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Eight years ago, I sat figuratively where the Spencer County High School class of 2011 will be sitting on Friday night.
I donned my cap and gown and stared into the face of my future.
I was lucky enough in 2003 to have the privilege of addressing my classmates with a speech. I’m lucky enough in 2011 to have the privilege of giving a little bit of advice to this year’s graduates as they stare into their own futures.
Many of you will continue your education by attending the college of your choice, some will receive technical training and still others will go straight into the work force. Some tidbits of information are still valuable – if you ask me – no matter your path.
- Don’t forget all you’ve learned over the past 17 to 18 years – not just your book learning, but lessons you’ve collected from your parents, family and friends. I’m sure you’ll find yourself in both difficult and wonderful situations where a little familiar voice pops up in the back of your mind. Whether it’s your grandma, your aunt, your dad or your best friend, listen to those lessons. They’ve brought you this far successfully, they can do it again.
- Believe in yourself. I know, I know, it sounds kind of lame, and I’m sure you’ve heard it from every source imaginable. But, it’s true. If you believe in yourself and your abilities, anything can happen. You have to have faith in yourself before others will have faith in you. So set your heart on a goal, and believe you can achieve it.
- Apply yourself. Each of us has a talent or two hidden up our sleeves. Grab onto yours and take action. I firmly believe that everything happens for a reason, but I also believe things have a better chance of happening if you take action to make it so. Don’t sit around and wait for life to come to you.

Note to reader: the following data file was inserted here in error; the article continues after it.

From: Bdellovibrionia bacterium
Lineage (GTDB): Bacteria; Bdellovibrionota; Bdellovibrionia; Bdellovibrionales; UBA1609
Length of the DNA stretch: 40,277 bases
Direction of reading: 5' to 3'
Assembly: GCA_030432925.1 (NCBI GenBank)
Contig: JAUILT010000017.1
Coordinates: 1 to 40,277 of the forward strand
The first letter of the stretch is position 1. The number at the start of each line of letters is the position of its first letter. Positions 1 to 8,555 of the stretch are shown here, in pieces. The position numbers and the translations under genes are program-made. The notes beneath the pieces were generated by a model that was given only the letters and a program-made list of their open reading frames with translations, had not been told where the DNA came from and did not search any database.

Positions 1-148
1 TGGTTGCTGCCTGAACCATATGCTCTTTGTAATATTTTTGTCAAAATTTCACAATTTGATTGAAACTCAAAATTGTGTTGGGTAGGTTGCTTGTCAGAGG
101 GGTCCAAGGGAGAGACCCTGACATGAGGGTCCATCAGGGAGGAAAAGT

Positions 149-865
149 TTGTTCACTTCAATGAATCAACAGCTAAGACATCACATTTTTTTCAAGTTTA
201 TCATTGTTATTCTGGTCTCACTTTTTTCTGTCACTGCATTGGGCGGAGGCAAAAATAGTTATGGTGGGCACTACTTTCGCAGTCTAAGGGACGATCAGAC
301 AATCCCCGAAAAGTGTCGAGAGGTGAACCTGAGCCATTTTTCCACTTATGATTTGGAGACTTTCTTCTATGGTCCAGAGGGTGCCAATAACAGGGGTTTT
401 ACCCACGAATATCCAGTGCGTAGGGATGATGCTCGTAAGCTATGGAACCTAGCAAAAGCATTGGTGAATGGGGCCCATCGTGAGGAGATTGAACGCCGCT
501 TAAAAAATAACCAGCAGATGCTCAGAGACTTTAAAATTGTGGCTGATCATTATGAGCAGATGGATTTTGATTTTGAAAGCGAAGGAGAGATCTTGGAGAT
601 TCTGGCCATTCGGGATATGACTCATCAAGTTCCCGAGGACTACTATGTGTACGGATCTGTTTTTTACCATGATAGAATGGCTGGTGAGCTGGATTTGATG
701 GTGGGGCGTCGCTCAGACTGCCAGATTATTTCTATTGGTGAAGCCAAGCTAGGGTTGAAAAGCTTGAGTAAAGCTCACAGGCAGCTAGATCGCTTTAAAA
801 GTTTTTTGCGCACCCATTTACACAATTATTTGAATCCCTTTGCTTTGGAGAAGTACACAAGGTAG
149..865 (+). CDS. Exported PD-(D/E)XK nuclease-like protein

- Know that no matter what you do, you can’t please everyone. Trust me, in this business, I certainly know that is the case. But also, don’t try to please everyone for the sake of getting along. Fall back on your training, your knowledge and your beliefs, and do what you think is right.
- Don’t be afraid to admit you’re wrong – and you will be at some point. No one can be right 100 percent of the time. Whether you made a choice you regret or were simply uninformed about something, you’re only human, and it’s OK to make mistakes.
Graduates, you’ve already made Spencer County proud, and we know you’ll keep up the good work.
I know I can speak for the rest of the staff here at the Spencer Magnet when I say we wish you the best of luck in your future endeavors.
Shannon Brock can be reached via email at firstname.lastname@example.org.